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With the precision of one of those pairs figure-skating maneuvers, the Super Bowl gathers up all its hype, pirouettes, and fades away, making the perfect handoff to hockey, which eagerly sweeps into the forefront on all levels.
Not the least of these, of course, is the Winter Olympics in Sochi, Russia. The UMD women’s team faces North Dakota in Saturday-Sunday afternoon battles at AMSOIL Arena, and the Bulldogs will be doing it with their top defensive pair in Sochi. Freshman flash Lara Stalder will play for Switzerland, while Tea Villila will play for Finland, although both of them insisted before they departed that part of their thoughts will be fixated on their college team.
“Our goal is a medal, and we don’t care what color it is,” said Villila, whose Finnish team gained respect by upsetting Team USA in the Four Nations Cup, behind the sensational goaltending of Noora Raty, the key ingredient of Minnesota’s 41-0 run to last year’s NCAA championship.
“She’s a good goaltender, for sure, and it helps us to know she has our backs,’ added Villila. “Anything can happen.”
Stalder will be joined by winger Nina Waidacher, one of three sisters from Switzerland on the St. Scholastica team. In a small country like Switzerland, all the elite players know each other, and Stalder said Swiss hopes are high, for the women as well as the men. “The men’s team shocked everyone at the World Championships last year by winning the Silver Medal,” Stalder said. “It’s the same for the women, where younger players are coming in more and more to improve the team. It would be cool if we could play for a medal.”
The men’s tournament starts next week, and it should truly be a wide-open affair, with Canada and the U.S. trying to adapt to the 15-feet-wider Olympic ice sheet against formidable powers from Sweden and Finland, resurgent Russia, the traditional strength of the Czech Republic and Slovakia, and the suddenly risen star of Switzerland. Team USA’s youngest men’s player is 21-year-old Justin Faulk, who now plays for the Carolina Hurricanes but is best-remembered as a freshman power-play wizard on UD’s 2011 NCAA championship team.
The women’s tournament gets a 4-day head start on the men, opening long before dawn on Saturday when the U.S. faces Finland in an intriguing match, while Canada plays Switzerland in the second game. If you’re looking for those games live, the U.S.-Finland game is at 2 a.m. Saturday, while the Canada-Switzerland game is at 7 a.m. Those four teams comprise Group A, and they continue next Monday with the U.S.-Switzerland game at 4 a.m., and Finland-Canada at 9 a.m. The final round for A is next Wednesday, with Switzerland meeting Finland at 2 a.m. and the U.S.-Canada battle at 6:30 a.m.
Sweden, Japan, Russia and Germany are all in Group B, and will rotate foes Sunday, Tuesday and Thursday before the teams are seeded for quarterfinals.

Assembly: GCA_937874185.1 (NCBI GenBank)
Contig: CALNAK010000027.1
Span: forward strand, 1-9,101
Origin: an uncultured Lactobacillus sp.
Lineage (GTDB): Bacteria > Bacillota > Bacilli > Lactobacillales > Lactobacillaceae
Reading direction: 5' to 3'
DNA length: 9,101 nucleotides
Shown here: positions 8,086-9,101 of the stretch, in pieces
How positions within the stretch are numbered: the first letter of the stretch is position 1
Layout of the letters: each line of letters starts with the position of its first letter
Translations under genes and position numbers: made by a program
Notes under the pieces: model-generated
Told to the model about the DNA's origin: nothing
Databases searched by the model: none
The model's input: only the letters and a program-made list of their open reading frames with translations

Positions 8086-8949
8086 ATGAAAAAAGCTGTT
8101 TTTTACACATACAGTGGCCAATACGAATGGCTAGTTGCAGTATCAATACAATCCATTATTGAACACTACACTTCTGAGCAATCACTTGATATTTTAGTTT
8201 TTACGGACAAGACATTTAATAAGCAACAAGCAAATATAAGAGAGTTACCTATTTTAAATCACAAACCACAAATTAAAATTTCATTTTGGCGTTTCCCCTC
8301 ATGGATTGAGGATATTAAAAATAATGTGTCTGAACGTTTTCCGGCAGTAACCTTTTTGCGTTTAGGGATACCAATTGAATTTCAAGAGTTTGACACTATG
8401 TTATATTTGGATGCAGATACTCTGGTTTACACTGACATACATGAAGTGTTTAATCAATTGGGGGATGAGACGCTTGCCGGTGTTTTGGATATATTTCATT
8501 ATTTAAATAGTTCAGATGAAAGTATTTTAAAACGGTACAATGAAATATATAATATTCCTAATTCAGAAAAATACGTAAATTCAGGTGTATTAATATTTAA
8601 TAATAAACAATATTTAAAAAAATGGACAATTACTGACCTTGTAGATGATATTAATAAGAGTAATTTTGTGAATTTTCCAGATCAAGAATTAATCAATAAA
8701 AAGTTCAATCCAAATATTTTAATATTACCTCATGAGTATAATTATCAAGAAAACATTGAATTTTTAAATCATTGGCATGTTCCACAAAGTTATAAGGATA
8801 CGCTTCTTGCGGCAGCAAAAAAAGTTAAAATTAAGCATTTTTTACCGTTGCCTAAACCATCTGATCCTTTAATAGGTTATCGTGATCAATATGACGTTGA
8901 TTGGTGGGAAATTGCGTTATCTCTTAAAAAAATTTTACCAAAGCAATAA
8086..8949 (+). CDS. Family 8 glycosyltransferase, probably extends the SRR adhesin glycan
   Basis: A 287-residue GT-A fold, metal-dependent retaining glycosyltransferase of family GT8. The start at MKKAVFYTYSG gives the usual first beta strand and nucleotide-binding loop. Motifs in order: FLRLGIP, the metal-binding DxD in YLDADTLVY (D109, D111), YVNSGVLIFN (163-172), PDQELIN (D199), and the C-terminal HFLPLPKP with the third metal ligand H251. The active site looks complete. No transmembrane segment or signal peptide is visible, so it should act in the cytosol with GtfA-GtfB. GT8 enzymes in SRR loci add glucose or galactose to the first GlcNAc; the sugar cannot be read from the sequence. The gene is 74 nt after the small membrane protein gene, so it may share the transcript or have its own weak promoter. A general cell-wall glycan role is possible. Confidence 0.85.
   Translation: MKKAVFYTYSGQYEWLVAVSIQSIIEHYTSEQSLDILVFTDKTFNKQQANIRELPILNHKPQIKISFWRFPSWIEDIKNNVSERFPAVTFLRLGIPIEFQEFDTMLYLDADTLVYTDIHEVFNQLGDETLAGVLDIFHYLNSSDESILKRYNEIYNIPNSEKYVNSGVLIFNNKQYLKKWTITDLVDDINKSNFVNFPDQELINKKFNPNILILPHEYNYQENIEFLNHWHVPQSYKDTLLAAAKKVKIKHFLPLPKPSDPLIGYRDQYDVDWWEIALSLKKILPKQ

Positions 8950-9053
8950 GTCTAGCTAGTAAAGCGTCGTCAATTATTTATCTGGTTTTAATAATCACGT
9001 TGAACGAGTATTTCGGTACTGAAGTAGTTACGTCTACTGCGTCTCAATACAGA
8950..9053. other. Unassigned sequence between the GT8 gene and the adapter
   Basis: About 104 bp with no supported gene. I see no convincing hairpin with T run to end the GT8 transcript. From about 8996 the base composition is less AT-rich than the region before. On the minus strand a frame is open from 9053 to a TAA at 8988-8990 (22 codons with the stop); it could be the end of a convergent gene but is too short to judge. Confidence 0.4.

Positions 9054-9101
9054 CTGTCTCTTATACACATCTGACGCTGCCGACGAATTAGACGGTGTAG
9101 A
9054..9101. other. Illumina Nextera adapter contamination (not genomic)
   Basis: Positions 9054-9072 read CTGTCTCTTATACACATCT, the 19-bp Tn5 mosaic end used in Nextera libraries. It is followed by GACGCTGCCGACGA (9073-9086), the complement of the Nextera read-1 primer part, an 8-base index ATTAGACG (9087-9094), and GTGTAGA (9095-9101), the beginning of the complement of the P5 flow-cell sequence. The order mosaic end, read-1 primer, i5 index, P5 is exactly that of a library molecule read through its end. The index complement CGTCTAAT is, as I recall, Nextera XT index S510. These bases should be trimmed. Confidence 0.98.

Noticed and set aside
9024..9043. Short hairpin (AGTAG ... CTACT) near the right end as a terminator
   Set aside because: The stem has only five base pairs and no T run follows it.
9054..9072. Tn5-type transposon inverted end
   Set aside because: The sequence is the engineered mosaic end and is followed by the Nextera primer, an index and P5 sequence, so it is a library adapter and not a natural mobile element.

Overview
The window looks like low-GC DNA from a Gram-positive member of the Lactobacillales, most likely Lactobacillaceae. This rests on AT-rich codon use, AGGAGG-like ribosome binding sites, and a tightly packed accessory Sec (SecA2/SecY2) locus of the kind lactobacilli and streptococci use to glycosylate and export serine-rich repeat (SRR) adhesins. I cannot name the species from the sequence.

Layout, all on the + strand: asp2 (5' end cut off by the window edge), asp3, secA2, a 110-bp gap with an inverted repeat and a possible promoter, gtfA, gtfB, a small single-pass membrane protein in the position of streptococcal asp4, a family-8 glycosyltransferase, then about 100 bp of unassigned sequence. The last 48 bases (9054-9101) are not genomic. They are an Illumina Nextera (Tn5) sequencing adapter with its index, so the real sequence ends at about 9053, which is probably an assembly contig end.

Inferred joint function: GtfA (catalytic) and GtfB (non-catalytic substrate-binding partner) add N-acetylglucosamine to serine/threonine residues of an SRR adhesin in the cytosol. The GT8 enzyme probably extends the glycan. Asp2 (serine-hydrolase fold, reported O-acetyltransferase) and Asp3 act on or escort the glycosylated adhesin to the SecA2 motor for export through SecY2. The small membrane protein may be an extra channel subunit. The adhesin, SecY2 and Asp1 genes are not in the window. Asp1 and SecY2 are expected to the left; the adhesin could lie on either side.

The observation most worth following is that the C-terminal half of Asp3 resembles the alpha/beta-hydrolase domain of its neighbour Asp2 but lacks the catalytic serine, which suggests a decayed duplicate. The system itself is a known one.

The overwhelming odds favor a U.S.-Canada Gold Medal finale, simply because those two teams have been by far the strongest since women’s hockey was added to the Winter Olympics in 1998, and have met in the finale in every Olympics except 2006, when Sweden upset the U.S. behind the brilliant goaltending of a youthful Kim Martin, who then came and starred at UMD. The U.S. upset Shannon Miller’s Canada for the Gold in Nagano in 1998, but Canada hasn’t lost an Olympic game since then.
While the U.S. and Canada continue to escalate their personal duel by centralizing their teams for the entire season leading up to the Winter Games, there are signs that some of the other teams are becoming more competitive. If they are strong enough to spring an upset over the “Big Two,” chances are, UMD will have a hand in it.
In fact, while the University of Minnesota dominates Team USA’s roster, UMD has personal connections to seven of the eight women’s teams, with only Japan failing to be influenced by a Bulldog.
Team USA has Julie Chu participating for the fourth Olympics. Chu didn’t play at UMD, but after a stellar career at Harvard, she came to UMD to assist Miller between stints on the U.S. team.
Canada has two prominent Bulldogs, with Caroline Ouellette as Canada’s captain, playing in her fourth Olympics, and with three Gold Medals already in hand. Haley Irwin, a high-scoring forward for UMD, was Canada’s leading scorer last time when she won her second Gold.
Villila will try to help Finland get a medal, but arch-rival Sweden will be a strong challenger, led by Kim Martin’s goaltending. Pernilla Winberg and Jenni Asserholt are ex-Bulldogs playing in their third Olympics for Sweden.
Russia has made strong strides, and has two ex-UMD skaters in Iya Gavrilova and Aleksandra Vafina, both in their second Winter Games. Russia will face a couple other darkhorses trying to move up, with Stalder, Waidacher and Switzerland on one hand, and Germany -- led by former UMD goaltender Jennifer Harss, on the other.
That’s 11 players on seven of the eight women’s Olympic teams.